Animals Off the Menu

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5 Responses to Animals Off the Menu

  1. It is truly wonderful, truly gratifying, when a person who is relatively powerful, charismatic, a natural leader amongst human beings takes a passionate stand on an issue like this.

    Krishna says in Gita that whatever position the great personalities take, the common people follow in their footsteps. That is just how society works.

    There seems to be so many powerful charismatic people that are self-centered, even to the point of being corrupt, immoral, etc. And so society follows suit. And our full jails are simply the reflection of the criminal mentality of those who run our governments and multi-national corporations.

    Of course if we become pure devotees…….. we may be able to surpass our material limitations, and have a wonderful impact, really be able to render a service to humanity – to all living beings.

    The issues discussed by this speaker are simple and clear. People can’t hear it if they refuse to hear it. Srila Prabhupada used to say that you can’t wake someone who is pretending to be asleep. But imagine if the presidents of the various nations went on TV in their respective countries and spoke in this way.

    Well, this is planet earth, of course. This is the material world. We recently had a house guest who refused to hear that the material world is not a nice place. Some people (some devtees also, I think) like to keep a “positive” attitude and see the world as a beautiful place. My father was a butcher. And I’ve been to a slaughterhouse. Keeping a smile on our face and refusing to know won’t change what’s going on there.

    Bottom line. Get qualified so that we don’t have to come back. Then perhaps we will be qualified to help others get out.

      The entire debate. The good thing is that both sides agreed that factory farming is to be stopped for the most part. Obviously, the speaker is too emotive at some moments. Singer obviously is the most seasoned of all and his ending is pretty good as usual.

      • I meant Phillip Wollen when I said the speaker got very emotive. He feels there is not distinction between factory farming and other kinds of meat, which I feel is a very black and white view of the issue. Singer on the hand says he will like the shift from factory farming to ethical animal production, but then the animal production would be much smaller and literally it will be off the menu automatically. Singer to me is the most seasoned of the people. Though, he does say that bacteria don’t possess consciousness, so the other people won’t agree 🙂 with that.

        • “He feels there is not distinction between factory farming and other kinds of meat, which I feel is a very black and white view of the issue.”

          Of course it is preferable to minimize the suffering of these souls in animal bodies. But murder is murder and our scriptures forcefully oppose it up to the point of capital punishment. Maharaja Parikshit drew his sword and was preparing to kill the personality of Kali. Not that we are advised to take this up under the circumstances.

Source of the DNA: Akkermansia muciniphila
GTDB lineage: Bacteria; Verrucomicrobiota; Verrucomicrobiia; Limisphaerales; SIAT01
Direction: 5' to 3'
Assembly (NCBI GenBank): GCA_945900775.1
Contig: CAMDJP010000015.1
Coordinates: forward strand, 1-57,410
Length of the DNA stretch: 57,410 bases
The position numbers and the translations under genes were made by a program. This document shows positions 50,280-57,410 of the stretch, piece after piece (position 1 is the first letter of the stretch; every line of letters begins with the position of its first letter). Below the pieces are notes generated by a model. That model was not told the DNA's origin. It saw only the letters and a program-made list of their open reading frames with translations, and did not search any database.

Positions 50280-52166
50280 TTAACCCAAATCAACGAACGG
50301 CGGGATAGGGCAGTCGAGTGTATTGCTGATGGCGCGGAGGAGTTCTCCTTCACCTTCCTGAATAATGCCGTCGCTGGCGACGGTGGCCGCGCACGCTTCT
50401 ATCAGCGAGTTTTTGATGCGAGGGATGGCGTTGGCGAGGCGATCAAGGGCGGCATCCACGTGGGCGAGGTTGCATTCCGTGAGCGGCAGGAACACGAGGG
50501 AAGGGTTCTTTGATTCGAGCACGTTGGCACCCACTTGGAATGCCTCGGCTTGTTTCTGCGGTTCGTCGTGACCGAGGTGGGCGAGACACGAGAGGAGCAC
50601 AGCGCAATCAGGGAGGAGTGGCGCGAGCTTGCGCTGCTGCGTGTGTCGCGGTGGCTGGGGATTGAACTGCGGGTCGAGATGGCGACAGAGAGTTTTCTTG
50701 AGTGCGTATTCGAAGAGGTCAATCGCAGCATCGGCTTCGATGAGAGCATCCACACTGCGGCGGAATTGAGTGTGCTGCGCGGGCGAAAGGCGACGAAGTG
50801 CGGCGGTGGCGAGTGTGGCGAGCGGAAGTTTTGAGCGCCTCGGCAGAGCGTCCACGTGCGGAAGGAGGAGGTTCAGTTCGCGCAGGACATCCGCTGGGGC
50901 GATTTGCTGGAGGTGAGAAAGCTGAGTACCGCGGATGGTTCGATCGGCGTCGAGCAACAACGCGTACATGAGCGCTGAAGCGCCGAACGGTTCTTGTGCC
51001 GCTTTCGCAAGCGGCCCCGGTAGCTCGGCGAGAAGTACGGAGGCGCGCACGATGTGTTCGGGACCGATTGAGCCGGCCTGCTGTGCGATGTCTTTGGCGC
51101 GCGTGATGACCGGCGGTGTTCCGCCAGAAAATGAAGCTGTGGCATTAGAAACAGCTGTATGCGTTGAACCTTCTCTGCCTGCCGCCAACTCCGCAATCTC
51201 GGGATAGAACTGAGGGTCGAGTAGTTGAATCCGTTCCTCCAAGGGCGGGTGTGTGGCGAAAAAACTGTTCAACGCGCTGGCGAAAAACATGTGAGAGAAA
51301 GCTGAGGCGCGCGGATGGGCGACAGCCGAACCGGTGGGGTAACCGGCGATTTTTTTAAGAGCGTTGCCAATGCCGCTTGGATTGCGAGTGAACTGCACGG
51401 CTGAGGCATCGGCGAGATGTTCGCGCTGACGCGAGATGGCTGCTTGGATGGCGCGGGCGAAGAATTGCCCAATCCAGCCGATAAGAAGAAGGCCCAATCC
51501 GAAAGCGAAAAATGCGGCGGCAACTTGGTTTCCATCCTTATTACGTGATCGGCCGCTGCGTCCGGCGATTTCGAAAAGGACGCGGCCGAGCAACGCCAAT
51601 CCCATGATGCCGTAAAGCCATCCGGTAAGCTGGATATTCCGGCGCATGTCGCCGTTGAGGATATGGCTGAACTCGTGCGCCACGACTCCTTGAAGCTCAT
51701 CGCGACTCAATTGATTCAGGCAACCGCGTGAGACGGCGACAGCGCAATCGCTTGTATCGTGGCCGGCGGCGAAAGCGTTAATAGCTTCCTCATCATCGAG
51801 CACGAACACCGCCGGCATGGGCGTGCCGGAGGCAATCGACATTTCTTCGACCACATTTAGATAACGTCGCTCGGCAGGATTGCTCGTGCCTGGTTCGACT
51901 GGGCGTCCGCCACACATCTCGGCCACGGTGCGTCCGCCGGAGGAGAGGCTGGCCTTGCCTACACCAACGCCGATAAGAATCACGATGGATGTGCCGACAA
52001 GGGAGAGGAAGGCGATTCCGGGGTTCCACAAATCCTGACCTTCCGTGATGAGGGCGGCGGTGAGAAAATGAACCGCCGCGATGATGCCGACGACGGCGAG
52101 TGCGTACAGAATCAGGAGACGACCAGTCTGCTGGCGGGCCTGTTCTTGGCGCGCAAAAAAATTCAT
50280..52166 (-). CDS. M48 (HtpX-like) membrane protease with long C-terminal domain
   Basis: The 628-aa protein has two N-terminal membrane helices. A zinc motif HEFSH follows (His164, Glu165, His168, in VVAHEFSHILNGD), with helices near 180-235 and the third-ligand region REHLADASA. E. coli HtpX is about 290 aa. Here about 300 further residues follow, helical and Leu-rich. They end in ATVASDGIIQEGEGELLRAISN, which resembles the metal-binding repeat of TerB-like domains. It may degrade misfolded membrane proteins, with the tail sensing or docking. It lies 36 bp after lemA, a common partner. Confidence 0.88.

As far as bacteria are concerned, we have to protect and maintain our bodies, whether bacteria are consious or not. We are not advised to lie down and allow staph infections to go systemic (unless we are overwhelmed with feelings of ecstatic love for these invaders.) So in this case our choices are restricted.

          But the term “ethical animal production” is a misnomer as long as the goal is to slaughter these creatures. Just as there is no such thing as “ethical slavery”, “ethical child prostitution”. There is nothing ethical about it.

          Guess I have some emotional issues over all of this, as I tend to empathize and identify with the animals due to my victim mentality. Hard for me, at times to sort all that out.

          Respects Gaura!

  2. One of the issues that has not been mentioned is the assertion that the karmic effect of animal slaughter for meat consumption is war between human groups. Although I cannot quote the source, I beieve that Srila Prabhupada makes that point.

    It would be interesting therefore to do a study wherein the question is put o meat eaters and non-meat eaters as to whether they would be willing to engage in war and under what conditions.

    For example the web informs us that in the U.S. invasion of Iraq, over 100,000 civilians were killed, what to speak of the numbers that were crippled, and psychologically scared for life. All of this in the name of putting Saddam on trial for killing some 200 rebels. So the question is how many vegetarians would support that kind of invasion, as opposed to meat-eating people.

    Obviously the issue of weapons of mass destruction held by Iraq at the time and Saddam’s iron fist tactics in securing his political position were no more than ploys on the part of Bush and his cronies. Let us have a little political upheavel in America and we will see the troops dispatched to eradicate the insurgency. But the question remains as to how much violence will be participated in from any faction by people who don’t consume flesh.

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